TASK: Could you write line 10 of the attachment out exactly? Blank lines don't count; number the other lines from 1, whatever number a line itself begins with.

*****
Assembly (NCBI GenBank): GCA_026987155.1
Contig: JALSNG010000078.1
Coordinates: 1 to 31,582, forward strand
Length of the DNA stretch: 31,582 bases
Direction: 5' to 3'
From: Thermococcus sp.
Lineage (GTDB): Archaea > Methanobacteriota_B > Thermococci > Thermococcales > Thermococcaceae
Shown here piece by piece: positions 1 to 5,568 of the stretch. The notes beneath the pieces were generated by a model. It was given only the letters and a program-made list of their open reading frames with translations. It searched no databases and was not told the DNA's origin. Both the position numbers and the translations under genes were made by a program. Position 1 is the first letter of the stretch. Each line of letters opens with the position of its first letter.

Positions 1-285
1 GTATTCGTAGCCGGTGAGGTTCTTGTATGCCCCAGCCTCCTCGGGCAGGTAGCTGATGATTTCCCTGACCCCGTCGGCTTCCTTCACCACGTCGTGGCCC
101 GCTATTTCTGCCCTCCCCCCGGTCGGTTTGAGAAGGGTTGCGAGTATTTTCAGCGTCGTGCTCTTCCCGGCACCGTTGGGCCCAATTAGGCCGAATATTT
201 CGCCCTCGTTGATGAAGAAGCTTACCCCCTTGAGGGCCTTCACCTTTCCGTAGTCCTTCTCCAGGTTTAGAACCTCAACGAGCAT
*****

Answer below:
1 GTATTCGTAGCCGGTGAGGTTCTTGTATGCCCCAGCCTCCTCGGGCAGGTAGCTGATGATTTCCCTGACCCCGTCGGCTTCCTTCACCACGTCGTGGCCC